How Technology Timeline Can Help Find Hidden Prior Art

With the passage of time, technological terms have evolved drastically. Earlier phones were called radiotelephones, later as mobile stations and now we use term user equipment.

Did you also ponder on how such advancement in the timeline of technology can be helpful in searching a challenging prior art? Great! We also did and found that it helps.

Further, the use of a technological timeline is a part of our prior art search strategies where we follow a combination of conventional and unconventional strategies. This increases the comprehensiveness of a search and minimizes chances to miss a killer reference. If you want to know how this combination helped us in the past, here is a brief account: 4 Instances Where We Invalidated Patents Using Unconventional Methods

How a technological timeline Affects a prior art search?

The base of any patent search is keywords. Keywords help in the formulation of logic to reach the desired result. So it becomes all the more critical to choose the right keywords to find prior art.

Further, while formulating search logics, terminologies that now have a different name than the past but have the same meaning or functionality, don’t find a place in search logic. The image below will help you grasp this better.

Node B

How is it possible?

In the field of telecommunication, a place where a signal request get sent for connecting our call to an end destination is known as a base station (US5926757) in the 2nd generation telecommunication technology(2G), as Node B (US20020049062) in the 3rd generation, and in the 4th generation technology, the name for terminology is E node B (US20080167054).

Thus, searching for prior art related to Encode-B (4G) concept by only using direct terms or related synonyms may not be fruitful. It may miss relevant patents like US20020049062 or US5926757.

It will happen because patents disclosing a concept using NodeB or Base station like terms get skipped. You, thus, miss many overlapping prior arts. The reason is that telecommunication tech and its terminologies have gotten evolved drastically. Thus, to find prior art for such technology, you need to build a technology timeline for a better view.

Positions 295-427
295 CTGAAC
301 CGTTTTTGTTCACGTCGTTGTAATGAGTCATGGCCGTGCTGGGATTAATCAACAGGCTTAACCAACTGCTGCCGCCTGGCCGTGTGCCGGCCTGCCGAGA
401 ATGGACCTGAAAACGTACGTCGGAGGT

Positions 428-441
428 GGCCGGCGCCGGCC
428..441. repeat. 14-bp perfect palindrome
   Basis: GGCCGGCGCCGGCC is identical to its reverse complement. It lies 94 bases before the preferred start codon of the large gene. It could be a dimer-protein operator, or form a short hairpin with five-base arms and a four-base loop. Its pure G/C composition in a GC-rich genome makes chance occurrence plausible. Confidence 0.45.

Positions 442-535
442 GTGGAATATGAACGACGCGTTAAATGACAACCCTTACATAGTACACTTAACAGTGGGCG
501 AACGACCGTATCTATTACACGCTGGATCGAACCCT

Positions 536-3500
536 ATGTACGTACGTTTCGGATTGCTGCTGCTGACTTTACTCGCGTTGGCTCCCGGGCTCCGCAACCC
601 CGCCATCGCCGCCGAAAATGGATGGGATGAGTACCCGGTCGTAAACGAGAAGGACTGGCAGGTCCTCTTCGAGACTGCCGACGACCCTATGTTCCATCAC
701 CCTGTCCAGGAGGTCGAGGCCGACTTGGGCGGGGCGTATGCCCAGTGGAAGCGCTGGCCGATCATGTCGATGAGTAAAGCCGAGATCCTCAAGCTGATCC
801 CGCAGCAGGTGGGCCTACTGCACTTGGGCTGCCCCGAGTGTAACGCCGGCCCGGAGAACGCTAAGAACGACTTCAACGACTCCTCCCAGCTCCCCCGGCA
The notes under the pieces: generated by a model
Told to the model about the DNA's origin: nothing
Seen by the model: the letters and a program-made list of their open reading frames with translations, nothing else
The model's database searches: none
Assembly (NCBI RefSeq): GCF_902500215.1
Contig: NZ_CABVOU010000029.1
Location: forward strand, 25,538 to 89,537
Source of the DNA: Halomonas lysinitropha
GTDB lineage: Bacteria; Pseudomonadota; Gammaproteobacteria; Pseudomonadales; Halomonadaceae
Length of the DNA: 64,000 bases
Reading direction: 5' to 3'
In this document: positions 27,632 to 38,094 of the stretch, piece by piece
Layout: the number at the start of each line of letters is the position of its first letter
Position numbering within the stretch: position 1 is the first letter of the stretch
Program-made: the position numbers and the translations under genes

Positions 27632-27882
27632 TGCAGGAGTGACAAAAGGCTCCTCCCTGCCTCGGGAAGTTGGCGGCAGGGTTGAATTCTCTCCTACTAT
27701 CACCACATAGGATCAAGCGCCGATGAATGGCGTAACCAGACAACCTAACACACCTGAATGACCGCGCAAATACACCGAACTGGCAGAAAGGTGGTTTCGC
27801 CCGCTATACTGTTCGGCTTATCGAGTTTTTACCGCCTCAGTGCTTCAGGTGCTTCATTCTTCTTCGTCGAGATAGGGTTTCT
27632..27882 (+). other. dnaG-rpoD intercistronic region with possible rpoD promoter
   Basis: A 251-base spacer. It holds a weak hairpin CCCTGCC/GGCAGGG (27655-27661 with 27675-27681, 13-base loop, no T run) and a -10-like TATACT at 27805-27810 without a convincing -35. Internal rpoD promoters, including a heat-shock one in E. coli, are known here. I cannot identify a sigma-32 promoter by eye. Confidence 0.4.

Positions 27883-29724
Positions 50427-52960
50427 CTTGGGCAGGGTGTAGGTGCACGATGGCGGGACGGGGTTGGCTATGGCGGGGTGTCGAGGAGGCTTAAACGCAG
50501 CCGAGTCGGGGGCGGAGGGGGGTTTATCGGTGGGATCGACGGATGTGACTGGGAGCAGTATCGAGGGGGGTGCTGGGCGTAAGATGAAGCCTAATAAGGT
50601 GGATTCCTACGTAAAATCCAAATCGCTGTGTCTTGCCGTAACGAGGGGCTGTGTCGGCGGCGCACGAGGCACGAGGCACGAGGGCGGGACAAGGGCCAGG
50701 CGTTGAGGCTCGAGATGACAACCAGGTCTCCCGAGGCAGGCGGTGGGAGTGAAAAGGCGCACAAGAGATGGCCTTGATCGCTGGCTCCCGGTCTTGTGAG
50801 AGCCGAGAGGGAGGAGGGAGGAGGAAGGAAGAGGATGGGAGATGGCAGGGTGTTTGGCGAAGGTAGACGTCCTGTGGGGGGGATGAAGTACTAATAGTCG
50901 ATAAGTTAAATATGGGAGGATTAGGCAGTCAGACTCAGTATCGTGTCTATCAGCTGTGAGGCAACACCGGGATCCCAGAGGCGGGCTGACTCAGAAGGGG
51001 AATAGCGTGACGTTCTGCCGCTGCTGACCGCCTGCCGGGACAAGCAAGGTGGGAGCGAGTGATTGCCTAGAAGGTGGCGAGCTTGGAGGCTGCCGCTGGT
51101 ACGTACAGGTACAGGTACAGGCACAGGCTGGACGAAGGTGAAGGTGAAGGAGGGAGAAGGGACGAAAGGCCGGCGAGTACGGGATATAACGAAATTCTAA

A Checklist to Make Your Life Easy: Fill the form below to download your copy of free Prior Art Search Checklist that can help keeping mistakes at bay:

What all a technology timeline holds?

The technology timeline guides the prior art search from various aspects.

Having a look at the technology timeline for multicast communication, you will find that it provides a broad idea as to when various concepts related to it came into being. For example, here the concept of concern to be searched is ‘peer to peer’ multicast communication which evolved somewhere in the year 1999 as per the above timeline. With this assistance, we can focus our search more on the fillings during this time period.

Along with the above, with the help of the GreyB Central search, we can also get to know what kind of terminologies or concepts were being referred in the past innovations and how they have been interpreted in the patents.

From such a piece of information, we get to know how a particular concept was being referred during a particular time period. One such example for ‘peer to peer’ communication is below:


How is the technology timeline useful?

The information from the technology timeline plays a vital role in channelizing a search. From the origin to the varied advancements taking place in a domain, a glimpse of all can be checked.

For example, we need to search for the concept related to the MME concept which is present in the 4th generation wireless communication.

  • MME (Mobility Management Entity – 4G) involves the bearer’s activation/deactivation process and also selects the service gateway for the user equipment for initiating a call.

From the technology evolution timeline, we tracked the concerned concept and came across different elements of 3G and 2G technology also.

  • RNC (Radio Network Controller- 3G) connects to the Circuit Switched Core Network through MGW (Media Gateway) and to the SGSN (Serving GPRS Support Node) in the Packet Switched Core Network for the similar purpose.
  • In 2G, we had the functionality of a base station controller on a similar line. It uses to connect several base stations and MSCs (Mobile Switching Center) link to one BSC (Base station controller), which handles network traffic measurement, authentication, and handover management. For example, when a serving BTS does not receive sufficient signaling power from a mobile phone, the BSC will hand over the signal to another cell site to ensure optimal transmission power for the mobile user(s).

Moreover, various other aspects like assignees that were active in research and functional in the past but closed their business can be tracked via this as well. Further, non-patent literature is also identified via which related concepts/ideas got published. All these can drastically change the search output.

Like the Technology Timeline, we explore various other venues to make our prior art search comprehensive. Another such venue that we explore is Standards regarding which you can read more here: How we invalidate patents using standard.

Authored By: Shikhar Sahni, SVP, Operations.

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